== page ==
Obama cured me of political rhetoric. He was a master. And as the author says, we are getting the REAL Obama. He obviously makes his money from Wall st types and the War Machine.

    How he had the cojones to take the Peace Prize is beyond my comprehension.

    I’ll vote for Ron Paul – but nobody else.

    Obama deserves to be booted, if only to use the tactics of the Tea Party on the left.

    Obama betrayed everybody but Latinos and Gays.

    He’s the same ole same ole…looks at the money and numbers… gays give big bucks…Latinos chuck out little voters like M&M’s

    I want to see Obama defeated and humiliated. I won’t say what I want for Bush and Cheney… but it involves a stopped heart.

    1. Safcraker

      Most of us probably all agree on one thing which is the choices for the next president are very depressing. This country desperatly needs a great leader with the conviction of an Abraham Lincoln, Thomas Jefferson or George Washington to name a few off of a very short list. I have never before seen such contempt for the status quo as what I witness now on a daily basis. Problem is, all the praying and wishful thinking is not going to right the course that this ship is on. We have been off course for so long people don’t even know what course we’re supposed to be on anymore because we have drifted so far off of the course our forefathers laid out for us. The big question is what are you going to do about it? If you think any of the available canidates are going to match up reality with your imagination then you most likely aren’t planning on doing anything about it, just more complaining. It’s going to take more than lip service and a vote to get the type of change that equals or even resembles what our forefathers envisioned for everyone one of us. They succeeded in changing everything they despised by sacrificing countless lives,then went so far as to even warn us about everything that this government has become but no one took the time to read the warnings, probably never even knew they existed for that matter. If our forefathers knew that this was going to be the result of all their sacrifice, they wouldn’t have bothered. Everyone one of us need to be ashamed for being the cowards that we are. A bunch of arm chair big mouths that were only concerned about ourselves instead of each other and what we meant together as a country as well as what we thought we stood for. As rebellious as it sounds our forefathers made sure it was the right of every citizen in this country to own a firearm not because they wanted to make sure you could feed yourself or protect ourselves from each other. They gave you that right because they wanted you to be prepared to take your country back from the government that they knew could easily manifest itself into what we have now, and they expected you to stand up and fight for what they left you, to never settle for anything less, period. Google up “famous quotes by our forefathers”, it may surprise you what you learn. That is obviously a worst case scenario and last resort only to be used after all other methods are exhausted first, but never think for a moment that there is a gaurantee that any of those other methods will work. You know, if the revolutionary war would have went the other way, people like George Washington would have been labeled as one of the most despicable people you could imagine, but instead, even though he obviously did those things that fit the bill of what a killer and tyrant would do if you were the opposition, he helped win our freedom and our undeniable right to cherish our God given rights which made him our hero and father of this country. That’s what you call sacrifice, a willingness and determination to win….or die for what you believe in. You can wish for all you want, but just remember…..if wishes were horses, beggars would ride.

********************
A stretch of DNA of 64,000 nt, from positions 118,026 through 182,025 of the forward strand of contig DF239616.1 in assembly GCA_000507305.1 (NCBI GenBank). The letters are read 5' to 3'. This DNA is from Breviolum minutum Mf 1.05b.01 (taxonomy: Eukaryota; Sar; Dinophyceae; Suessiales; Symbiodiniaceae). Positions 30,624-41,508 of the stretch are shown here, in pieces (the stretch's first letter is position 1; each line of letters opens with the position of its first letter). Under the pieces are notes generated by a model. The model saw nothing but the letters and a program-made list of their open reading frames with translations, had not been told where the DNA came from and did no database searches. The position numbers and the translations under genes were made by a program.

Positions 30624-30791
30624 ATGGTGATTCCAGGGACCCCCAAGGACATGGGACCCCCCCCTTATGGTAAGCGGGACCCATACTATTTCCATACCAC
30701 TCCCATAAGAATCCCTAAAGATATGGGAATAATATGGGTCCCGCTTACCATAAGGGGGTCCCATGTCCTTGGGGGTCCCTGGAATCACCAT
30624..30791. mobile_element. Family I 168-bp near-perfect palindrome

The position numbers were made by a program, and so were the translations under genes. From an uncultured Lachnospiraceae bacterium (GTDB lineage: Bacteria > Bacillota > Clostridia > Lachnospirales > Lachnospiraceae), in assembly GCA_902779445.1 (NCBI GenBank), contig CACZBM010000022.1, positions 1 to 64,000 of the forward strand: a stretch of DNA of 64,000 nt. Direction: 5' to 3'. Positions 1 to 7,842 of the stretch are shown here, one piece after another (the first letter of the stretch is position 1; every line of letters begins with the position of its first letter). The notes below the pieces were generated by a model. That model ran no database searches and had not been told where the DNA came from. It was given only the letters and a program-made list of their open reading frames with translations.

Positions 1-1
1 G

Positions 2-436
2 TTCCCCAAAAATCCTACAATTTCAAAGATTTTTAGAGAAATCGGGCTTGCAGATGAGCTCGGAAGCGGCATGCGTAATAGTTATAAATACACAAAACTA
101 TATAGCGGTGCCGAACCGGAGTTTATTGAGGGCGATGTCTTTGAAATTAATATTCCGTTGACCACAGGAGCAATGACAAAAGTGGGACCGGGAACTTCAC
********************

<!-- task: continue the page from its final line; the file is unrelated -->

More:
52. Onceuponatime

    What about the legal obligation to prosecute financial crimes? Why aren’t the AG’s doing their jobs? It has nothing to do with free will, and everything to do with obligation. If they’re not following the law, they’re just as obviously in the pocket of the forces who are putting money in the campaign coffers of the next round of politicians who must then do their bidding.